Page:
MPs are not exactly attracting plaudits for their recent attempts at governing. Perhaps Cicero’s three-book work On Duties (De Officiis) might be of assistance. It was written in 44 BC, a few months after the tyrant Julius Caesar was assassinated. Seeing life as a complex of obligations to others and oneself, Cicero picks apart the challenges this raises. Book III is of particular interest, where he tackles the problem of how to resolve a situation in which there is a clash between what is advantageous and what is right. He is not looking for the perfect solution, he says — no one is perfect — but for a working solution that ‘comes within the range of our comprehension’ and is ‘relevant to all mankind’. His example is Caesar’s assassination. Surely, he says, nothing could be worse than murder, especially of a friend? But Caesar was a tyrant, and Romans saw it as a noble deed. So has advantage trumped right? No: advantage has derived from right.
Cicero’s argument is that doing what is right will always be advantageous, but no advantage can arise if that advantage is not right too. Indeed, ‘the only yardstick of advantage is moral right’. Here nature — the way things must be — comes in. If it is natural (and it is) that every human helps every other human simply because they are human, then all have identical interests, and from that it follows that we are subject to the same natural law. So a man who thinks it natural to harm someone else for his own benefit is simply taking away from man all that makes him man, and violating the laws of nature. To do so is to degrade one’s own humanity. But the man who obeys the laws of nature cannot wrong his fellow man.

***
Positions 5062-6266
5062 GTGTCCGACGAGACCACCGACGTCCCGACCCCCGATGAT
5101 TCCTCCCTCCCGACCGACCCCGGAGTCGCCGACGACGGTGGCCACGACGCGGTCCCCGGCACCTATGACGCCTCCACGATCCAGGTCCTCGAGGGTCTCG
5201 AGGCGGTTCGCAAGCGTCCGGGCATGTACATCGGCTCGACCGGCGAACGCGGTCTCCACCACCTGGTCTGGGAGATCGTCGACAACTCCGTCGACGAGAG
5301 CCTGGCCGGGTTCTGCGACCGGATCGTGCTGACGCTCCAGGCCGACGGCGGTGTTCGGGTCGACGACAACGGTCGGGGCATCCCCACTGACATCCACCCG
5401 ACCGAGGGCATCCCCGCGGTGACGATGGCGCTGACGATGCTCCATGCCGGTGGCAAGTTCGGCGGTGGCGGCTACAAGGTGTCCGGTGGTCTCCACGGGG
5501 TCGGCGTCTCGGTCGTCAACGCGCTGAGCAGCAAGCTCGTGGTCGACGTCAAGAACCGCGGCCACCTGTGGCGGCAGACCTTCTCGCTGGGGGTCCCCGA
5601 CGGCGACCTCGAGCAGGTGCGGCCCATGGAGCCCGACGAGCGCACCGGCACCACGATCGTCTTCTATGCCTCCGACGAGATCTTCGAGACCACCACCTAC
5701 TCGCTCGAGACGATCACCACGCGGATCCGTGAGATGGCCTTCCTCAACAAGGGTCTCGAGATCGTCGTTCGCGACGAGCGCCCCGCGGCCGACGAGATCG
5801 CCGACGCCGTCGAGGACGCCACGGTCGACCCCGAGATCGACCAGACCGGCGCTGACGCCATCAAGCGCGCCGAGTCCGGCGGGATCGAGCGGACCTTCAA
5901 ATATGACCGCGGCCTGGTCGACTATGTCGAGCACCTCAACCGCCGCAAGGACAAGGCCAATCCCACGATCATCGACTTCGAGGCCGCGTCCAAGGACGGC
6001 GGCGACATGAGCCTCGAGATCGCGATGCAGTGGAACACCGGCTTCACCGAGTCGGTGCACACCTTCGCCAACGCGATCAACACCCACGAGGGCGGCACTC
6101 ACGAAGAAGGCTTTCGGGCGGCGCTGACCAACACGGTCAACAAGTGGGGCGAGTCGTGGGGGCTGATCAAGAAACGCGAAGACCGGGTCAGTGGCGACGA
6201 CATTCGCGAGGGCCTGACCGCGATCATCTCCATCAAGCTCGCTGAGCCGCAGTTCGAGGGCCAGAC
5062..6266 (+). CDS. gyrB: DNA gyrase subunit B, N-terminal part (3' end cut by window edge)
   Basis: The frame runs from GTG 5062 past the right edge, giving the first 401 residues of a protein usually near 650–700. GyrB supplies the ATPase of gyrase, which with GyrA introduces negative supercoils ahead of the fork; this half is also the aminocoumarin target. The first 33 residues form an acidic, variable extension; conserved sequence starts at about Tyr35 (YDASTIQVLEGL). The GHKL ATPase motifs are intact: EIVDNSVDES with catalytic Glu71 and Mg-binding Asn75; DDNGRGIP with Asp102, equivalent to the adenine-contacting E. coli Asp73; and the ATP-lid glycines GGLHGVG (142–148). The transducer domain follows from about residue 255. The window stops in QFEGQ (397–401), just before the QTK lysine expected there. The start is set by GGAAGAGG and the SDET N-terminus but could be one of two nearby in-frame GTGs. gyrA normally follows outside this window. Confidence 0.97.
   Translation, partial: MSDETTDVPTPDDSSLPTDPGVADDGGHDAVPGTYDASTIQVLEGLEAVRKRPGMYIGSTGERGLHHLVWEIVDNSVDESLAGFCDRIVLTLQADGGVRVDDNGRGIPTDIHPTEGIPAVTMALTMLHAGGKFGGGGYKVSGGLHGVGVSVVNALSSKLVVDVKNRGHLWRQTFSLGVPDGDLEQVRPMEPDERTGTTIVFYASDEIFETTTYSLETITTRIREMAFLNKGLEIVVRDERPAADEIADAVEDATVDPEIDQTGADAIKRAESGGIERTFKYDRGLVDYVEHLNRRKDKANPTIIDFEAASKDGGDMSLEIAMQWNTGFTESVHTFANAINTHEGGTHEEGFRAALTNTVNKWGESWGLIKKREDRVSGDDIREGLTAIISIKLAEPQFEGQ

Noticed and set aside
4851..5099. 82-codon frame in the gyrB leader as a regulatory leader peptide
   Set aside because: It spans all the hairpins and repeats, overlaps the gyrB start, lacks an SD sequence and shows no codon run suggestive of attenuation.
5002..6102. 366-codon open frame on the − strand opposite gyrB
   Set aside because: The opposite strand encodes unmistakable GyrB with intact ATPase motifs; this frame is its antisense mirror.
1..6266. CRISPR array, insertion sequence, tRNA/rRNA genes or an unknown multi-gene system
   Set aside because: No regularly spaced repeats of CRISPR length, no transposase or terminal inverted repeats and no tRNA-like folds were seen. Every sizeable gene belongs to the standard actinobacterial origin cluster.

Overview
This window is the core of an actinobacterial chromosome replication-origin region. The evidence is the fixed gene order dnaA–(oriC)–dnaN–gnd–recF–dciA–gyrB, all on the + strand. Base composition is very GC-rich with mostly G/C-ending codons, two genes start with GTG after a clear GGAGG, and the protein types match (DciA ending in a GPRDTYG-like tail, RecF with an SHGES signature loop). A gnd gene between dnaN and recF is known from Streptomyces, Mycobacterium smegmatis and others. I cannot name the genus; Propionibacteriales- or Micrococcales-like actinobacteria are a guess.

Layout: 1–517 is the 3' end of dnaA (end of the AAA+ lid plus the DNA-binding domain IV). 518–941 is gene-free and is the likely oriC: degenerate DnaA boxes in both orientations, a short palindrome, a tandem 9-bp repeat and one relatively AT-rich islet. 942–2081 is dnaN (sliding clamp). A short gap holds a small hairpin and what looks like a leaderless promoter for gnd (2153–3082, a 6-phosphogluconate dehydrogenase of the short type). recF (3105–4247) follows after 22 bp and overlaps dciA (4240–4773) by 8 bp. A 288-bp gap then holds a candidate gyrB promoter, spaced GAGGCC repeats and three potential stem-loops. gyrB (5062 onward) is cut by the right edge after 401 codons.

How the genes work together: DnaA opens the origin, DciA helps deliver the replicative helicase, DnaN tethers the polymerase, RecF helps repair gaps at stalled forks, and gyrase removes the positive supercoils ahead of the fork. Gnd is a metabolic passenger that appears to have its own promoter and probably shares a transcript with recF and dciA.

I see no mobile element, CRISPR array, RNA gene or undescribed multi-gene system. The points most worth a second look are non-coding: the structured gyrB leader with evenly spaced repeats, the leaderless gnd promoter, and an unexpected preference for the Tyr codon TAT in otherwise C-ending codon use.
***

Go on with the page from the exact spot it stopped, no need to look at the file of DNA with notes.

Cicero enunciates the overall principle underlying this line of thought as follows: ‘This one thing should be everyone’s objective, to identify the interest of each with the interest of all.’ Not a bad way for government and MPs on all sides to think about their responsibilities. Voltaire thought no one would write a wiser, truer or more useful book.